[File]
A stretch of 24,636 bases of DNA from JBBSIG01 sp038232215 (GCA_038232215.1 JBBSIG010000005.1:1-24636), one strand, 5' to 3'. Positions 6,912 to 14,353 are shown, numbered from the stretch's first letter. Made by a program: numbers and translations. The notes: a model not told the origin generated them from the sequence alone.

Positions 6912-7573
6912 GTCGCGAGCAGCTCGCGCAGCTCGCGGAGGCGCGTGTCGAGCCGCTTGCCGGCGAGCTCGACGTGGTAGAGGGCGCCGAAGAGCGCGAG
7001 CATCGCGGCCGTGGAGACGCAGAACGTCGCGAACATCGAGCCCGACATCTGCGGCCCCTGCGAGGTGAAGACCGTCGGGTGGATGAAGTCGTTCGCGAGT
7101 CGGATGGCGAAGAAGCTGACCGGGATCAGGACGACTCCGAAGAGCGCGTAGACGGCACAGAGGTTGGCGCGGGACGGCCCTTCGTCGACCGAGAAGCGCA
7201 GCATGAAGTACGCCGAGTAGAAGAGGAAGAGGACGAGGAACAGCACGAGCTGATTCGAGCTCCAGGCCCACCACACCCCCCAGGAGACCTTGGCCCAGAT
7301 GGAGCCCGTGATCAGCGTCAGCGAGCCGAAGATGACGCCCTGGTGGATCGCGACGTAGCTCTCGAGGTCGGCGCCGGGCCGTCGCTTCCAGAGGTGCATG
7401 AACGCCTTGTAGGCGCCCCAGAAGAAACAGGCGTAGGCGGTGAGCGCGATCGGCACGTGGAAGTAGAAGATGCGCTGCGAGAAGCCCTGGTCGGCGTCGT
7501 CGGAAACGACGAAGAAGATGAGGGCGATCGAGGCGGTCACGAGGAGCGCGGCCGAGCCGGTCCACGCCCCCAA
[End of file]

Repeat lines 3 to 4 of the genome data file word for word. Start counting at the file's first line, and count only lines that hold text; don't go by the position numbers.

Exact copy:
6912 GTCGCGAGCAGCTCGCGCAGCTCGCGGAGGCGCGTGTCGAGCCGCTTGCCGGCGAGCTCGACGTGGTAGAGGGCGCCGAAGAGCGCGAG
7001 CATCGCGGCCGTGGAGACGCAGAACGTCGCGAACATCGAGCCCGACATCTGCGGCCCCTGCGAGGTGAAGACCGTCGGGTGGATGAAGTCGTTCGCGAGT